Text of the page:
Managing Bufferbloat in Storage Systems

Research Fellow: Esmaeil Mirvakili

Advisor: Carlos Maltzahn


Scalable storage servers consist of multiple parts that communicate asynchronously via queues. There is usually a frontend that queues access requests from storage clients and uses one or more threads to forward queued requests to a backend. The backend queues these forwarded requests and batches them to efficiently use storage devices it manages. Storage servers can have multiple kinds of backends with different design assumptions about their underlying storage device technologies. Requests are scheduled in the frontend to ensure different levels of service for different classes of requests. For example, requests that are generated by data scrubbers working in the background generally have a lower priority than requests from an application. A common solution to the above problem is to move request scheduling from the frontend to the backend. For various reasons that is not always practical. The scope of this project is to have the scheduler reside in the frontend and to explore designs for backends to dynamically control the admission of requests depending on continually changing workloads and storage device technologies.

Scheduling in the frontend and batching in the backend work best if there are enough requests in their respective queues. This raises the question: what is enough for the frontend and for the backend? If there are too few requests in the frontend but more than enough requests in the backend, the system might work well in terms of overall throughput but might poorly enforce scheduling objectives. If there are too few requests in the backend, then overall throughput and latency suffer no matter the scheduling objectives. If, however, the backend has the ability to admit just enough requests from the frontend but not more, throughput and latency of the backend is likely satisfactory. If there is enough work overall, the frontend has enough requests to meet scheduling objectives. How many requests are just enough for the backend?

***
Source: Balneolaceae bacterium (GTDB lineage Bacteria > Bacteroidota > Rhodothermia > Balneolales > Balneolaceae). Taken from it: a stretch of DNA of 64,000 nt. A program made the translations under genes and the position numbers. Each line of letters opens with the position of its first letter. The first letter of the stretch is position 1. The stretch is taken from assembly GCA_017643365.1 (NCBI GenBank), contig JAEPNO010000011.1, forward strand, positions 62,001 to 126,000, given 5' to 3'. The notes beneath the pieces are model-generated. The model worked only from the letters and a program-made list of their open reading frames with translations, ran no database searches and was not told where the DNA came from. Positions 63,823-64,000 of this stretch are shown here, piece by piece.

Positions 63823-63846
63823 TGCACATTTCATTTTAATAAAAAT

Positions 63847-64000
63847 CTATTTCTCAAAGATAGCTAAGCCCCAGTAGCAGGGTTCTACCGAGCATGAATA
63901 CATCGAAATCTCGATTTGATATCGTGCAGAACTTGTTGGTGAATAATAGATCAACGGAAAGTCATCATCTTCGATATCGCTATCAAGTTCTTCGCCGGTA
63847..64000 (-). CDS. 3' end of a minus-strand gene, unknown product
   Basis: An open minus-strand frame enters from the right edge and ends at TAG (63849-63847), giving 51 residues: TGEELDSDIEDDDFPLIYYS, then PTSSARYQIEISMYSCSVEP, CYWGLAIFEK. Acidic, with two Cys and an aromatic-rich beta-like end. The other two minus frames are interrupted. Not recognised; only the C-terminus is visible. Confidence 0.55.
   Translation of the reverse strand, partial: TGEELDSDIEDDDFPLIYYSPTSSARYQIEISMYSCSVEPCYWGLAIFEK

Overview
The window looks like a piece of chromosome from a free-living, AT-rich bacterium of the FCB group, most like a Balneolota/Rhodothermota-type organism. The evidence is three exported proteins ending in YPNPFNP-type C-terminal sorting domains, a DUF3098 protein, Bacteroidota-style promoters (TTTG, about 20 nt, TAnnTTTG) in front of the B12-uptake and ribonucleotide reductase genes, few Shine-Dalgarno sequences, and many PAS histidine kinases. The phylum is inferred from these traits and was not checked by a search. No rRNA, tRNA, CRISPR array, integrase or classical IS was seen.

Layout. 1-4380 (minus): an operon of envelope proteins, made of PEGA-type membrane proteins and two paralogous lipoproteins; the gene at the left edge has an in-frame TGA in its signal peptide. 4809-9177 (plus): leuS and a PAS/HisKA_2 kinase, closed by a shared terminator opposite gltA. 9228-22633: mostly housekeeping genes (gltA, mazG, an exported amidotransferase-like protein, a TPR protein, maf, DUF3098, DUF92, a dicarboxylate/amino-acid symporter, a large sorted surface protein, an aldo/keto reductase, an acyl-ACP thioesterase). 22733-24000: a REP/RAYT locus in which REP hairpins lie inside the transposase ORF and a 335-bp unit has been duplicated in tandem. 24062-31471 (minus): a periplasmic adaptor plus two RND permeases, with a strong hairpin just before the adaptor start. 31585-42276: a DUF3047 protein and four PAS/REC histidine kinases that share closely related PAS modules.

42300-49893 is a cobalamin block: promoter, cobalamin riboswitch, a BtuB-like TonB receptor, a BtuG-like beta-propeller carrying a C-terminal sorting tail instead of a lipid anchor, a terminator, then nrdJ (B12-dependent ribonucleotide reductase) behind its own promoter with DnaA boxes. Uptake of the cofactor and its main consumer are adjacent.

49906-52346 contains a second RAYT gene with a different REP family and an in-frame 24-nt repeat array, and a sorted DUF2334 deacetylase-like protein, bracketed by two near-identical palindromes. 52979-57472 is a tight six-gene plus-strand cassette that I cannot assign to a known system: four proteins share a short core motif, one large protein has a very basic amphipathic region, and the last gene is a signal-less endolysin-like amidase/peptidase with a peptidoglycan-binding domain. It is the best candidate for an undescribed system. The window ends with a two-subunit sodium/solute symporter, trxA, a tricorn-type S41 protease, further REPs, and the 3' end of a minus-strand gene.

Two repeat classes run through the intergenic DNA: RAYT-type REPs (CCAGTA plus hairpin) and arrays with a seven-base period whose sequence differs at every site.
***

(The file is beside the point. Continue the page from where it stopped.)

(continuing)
This project explores answers to this question involving designs that self-calibrate to storage devices at startup time and continually adapt to changing workloads. An initial design reframes this question as a bufferbloat mitigation problem using algorithms similar to the ones used for bufferbloat in networking.